Fall 2013, Fall 2016

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CLAS 0331 / HIST 0331 - Sparta And Athens      

Sparta and Athens
For over 200 years, Athens and Sparta were recognized as the most powerful Greek city-states, and yet one was a democracy (Athens), the other an oligarchy (Sparta). One promoted the free and open exchange of ideas (Athens); one tried to remain closed to outside influence (Sparta). This course studies the two city-states from the myths of their origins through their respective periods of hegemony to their decline as imperial powers. The goal is to understand the interaction between political success and intellectual and cultural development in ancient Greece. 2 hrs. lect., 1 hr. disc. CMP EUR HIS LIT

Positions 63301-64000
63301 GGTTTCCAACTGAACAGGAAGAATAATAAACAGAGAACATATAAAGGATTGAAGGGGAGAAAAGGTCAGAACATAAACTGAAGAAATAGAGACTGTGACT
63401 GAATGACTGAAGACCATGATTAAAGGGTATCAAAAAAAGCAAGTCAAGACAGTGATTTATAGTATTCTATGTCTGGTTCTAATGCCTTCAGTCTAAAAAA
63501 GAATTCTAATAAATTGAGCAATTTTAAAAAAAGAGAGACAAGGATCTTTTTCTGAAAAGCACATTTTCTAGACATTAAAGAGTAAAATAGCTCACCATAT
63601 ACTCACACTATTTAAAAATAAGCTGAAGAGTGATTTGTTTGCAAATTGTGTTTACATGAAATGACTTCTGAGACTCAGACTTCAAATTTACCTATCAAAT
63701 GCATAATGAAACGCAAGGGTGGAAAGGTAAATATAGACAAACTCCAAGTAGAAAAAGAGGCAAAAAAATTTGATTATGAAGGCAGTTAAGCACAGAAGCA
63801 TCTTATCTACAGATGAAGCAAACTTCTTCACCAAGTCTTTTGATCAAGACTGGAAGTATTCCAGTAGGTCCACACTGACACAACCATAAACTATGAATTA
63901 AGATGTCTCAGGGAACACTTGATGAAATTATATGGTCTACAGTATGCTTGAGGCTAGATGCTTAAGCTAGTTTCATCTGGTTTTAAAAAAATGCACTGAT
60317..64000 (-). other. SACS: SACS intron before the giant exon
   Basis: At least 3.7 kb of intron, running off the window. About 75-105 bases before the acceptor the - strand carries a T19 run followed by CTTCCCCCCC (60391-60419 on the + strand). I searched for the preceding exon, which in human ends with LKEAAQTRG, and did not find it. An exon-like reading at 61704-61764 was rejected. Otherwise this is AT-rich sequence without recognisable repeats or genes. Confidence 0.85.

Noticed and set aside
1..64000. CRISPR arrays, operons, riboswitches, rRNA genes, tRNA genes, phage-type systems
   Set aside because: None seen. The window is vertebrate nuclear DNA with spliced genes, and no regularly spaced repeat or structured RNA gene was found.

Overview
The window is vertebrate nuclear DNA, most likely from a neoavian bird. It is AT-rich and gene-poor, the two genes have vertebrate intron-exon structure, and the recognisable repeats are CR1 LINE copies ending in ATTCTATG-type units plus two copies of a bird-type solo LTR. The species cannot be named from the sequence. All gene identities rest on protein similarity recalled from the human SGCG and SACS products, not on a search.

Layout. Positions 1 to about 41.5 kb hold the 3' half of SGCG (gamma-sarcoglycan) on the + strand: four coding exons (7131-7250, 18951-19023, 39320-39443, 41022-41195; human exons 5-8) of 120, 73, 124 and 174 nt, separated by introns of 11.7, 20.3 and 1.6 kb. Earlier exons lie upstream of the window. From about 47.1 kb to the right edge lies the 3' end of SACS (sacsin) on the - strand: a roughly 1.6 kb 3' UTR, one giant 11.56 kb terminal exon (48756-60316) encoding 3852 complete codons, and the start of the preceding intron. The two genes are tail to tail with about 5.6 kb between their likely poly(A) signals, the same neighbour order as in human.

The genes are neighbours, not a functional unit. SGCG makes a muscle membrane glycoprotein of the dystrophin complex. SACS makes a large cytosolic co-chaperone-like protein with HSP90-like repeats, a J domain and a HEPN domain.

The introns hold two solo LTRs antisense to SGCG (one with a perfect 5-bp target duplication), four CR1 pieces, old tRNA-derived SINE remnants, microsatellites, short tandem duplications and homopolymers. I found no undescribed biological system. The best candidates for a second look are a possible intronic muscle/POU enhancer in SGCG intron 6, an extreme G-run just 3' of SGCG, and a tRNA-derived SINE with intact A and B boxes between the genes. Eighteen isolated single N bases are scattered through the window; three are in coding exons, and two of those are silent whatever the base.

Spring 2018

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CLAS 0332 / HIST 0332 - Roman Law      

Roman Law
The Romans' codification of civil law is often considered their greatest intellectual achievement and most original and influential contribution to the world. This course treats the four main divisions of Roman law (persons, property, obligations, and succession). Great emphasis is placed on the role of law in Roman society. How did the law influence the lives of Roman citizens living under it? How did ordinary Roman citizens shape the law? Students will come to understand the principles of Roman law through actual cases. Designed for students with some background in Roman history and/or literature. 2 hrs. lect./1 disc. EUR HIS

Spring 2014

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CLAS 0337 / HIST 0337 - From Alexander to Rome      

From Alexander to Rome